Nico Gustavino stabbed the last link of sausage with his fork and shoved it into his mouth. A droplet of grease from the over-seasoned breakfast sausage clung to the corner of his mouth as he chewed.
“Another cup of coffee?” The plump waitress stopped at our table ready to refill my half-empty mug.
I put my hand over the top. “No. Thank you.”
“No, no.” Nico shook his head and waved his hand at her. “Thank you, Marjorie.”
“You’re welcome, Mayor Gustavino. Can I take your plate for you?” she asked, pointing to the empty plate before him.
“Please.” He swiped a cloth napkin across his mouth then dumped it on the plate as she lifted it from his space. Since I’d opted to stick to coffee during our breakfast meeting, I had nothing to offer her.
“I’m having an event next weekend. Nothing over the top. Dinner, an auction, dancing, that sort of thing.” Nico cleared his throat. “I think you’d enjoy yourself.”
“As… fun… as that sounds, I’m hoping to be back in New York by Monday.”
“Oh.” He leaned his forearms against the table. “I didn’t think you would be going back so soon,” he said.
“If I’ve finished my business here, I should get home,” I said.
“Ah.” He frowned.
My business wasn’t finished, apparently. “I do have a few more meetings I have to take care of, so it’s possible I’ll still be in town.”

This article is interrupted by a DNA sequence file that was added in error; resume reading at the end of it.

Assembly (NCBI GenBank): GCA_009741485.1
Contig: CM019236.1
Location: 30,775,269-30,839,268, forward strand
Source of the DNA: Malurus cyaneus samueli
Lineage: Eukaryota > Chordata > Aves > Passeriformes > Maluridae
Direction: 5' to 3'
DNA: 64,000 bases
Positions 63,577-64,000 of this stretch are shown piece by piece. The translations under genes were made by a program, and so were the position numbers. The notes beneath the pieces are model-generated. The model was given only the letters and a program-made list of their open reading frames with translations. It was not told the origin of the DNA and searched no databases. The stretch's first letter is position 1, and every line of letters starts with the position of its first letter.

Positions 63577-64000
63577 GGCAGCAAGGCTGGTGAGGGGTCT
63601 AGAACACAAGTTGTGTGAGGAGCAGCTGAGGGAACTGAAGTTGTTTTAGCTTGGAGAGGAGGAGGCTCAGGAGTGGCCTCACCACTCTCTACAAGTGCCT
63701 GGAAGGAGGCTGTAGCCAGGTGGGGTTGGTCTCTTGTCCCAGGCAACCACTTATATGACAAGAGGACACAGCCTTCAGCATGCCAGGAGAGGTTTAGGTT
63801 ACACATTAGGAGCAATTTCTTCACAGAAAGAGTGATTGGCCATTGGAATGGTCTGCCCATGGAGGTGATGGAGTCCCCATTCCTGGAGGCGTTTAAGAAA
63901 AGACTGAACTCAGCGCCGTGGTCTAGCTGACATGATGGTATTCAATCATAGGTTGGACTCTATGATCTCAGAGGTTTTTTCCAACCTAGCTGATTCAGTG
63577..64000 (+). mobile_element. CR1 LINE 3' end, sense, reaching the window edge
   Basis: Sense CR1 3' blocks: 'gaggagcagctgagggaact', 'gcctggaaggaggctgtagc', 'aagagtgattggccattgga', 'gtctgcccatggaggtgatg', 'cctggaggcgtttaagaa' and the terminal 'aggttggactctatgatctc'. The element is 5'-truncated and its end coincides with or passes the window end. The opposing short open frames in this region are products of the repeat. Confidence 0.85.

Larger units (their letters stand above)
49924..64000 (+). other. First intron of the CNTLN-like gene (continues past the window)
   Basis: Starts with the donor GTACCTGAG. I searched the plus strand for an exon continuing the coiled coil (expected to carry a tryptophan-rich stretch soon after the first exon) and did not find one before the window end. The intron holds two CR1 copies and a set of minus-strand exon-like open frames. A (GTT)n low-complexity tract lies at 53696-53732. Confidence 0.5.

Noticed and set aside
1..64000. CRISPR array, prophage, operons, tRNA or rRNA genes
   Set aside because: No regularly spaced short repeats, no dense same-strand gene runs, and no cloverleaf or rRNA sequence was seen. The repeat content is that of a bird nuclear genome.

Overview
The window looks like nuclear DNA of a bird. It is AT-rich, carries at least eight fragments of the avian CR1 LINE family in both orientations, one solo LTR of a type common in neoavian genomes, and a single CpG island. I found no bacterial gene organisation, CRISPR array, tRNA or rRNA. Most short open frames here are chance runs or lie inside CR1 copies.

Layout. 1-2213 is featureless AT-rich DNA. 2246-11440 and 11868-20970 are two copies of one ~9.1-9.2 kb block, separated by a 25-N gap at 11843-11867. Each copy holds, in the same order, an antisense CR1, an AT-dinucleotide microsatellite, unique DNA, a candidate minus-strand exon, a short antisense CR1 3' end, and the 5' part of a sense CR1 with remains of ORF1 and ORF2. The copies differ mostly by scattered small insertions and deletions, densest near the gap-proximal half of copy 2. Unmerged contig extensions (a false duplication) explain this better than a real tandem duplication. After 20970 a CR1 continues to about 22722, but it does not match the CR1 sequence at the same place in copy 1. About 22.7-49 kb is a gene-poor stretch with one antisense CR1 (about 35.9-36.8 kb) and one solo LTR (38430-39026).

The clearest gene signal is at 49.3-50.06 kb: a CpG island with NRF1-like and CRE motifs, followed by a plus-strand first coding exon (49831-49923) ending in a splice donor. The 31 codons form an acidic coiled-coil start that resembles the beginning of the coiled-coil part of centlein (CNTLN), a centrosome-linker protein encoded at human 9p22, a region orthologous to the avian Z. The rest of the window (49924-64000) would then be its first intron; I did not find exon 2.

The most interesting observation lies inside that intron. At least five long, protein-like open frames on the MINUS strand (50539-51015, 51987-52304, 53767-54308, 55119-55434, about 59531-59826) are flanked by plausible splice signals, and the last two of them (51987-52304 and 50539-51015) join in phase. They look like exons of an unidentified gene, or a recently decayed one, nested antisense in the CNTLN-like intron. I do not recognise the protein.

His eyebrows perked back up. “Excellent. It’s Friday night. Five hundred a head.” He pulled out a card from his inside pocket and handed it across the table. “The address is on there.”
I took the heavy card stock in my hand and glanced down at the embossment. Yet another campaign contribution to keep the mayor in line with our agreement.
“I’ll be sure to buy the tickets.” I nodded. “Now, the council meeting?” I pressed. I hadn’t gotten up early and dragged my ass down to this café to meet him for breakfast for nothing. My uncle didn’t send me to Boston to have breakfasts and dinner parties with the mayor for shits and giggles. We had a new shipment line being worked out and we needed assurances we’d not only be given the proper licenses for the ports, but we’d have some protection from the city police force putting their noses where it didn’t belong.
Once I had the mayor behind us, I could get the police chief on board. If he wouldn’t play ball, I had the mayor in my pocket to get it done.
“I don’t think it will be a problem.” He took the last sip of his coffee. “I’m sure it will be fine.” He pushed back in his chair. “If I run into any issues, I’ll send word. Otherwise, I’ll see you next Friday night?”
Moving up to my feet, I nodded. “I’ll do my best,” I assured him. And then I’d be on a plane the next morning going home where I belonged.
“Excellent.” He waved a hand over the table. “Ask Marjorie to put this on the city tab. She knows what to do.” He pushed the sleeve of his suit over his Rolex. “I have a meeting to get to.”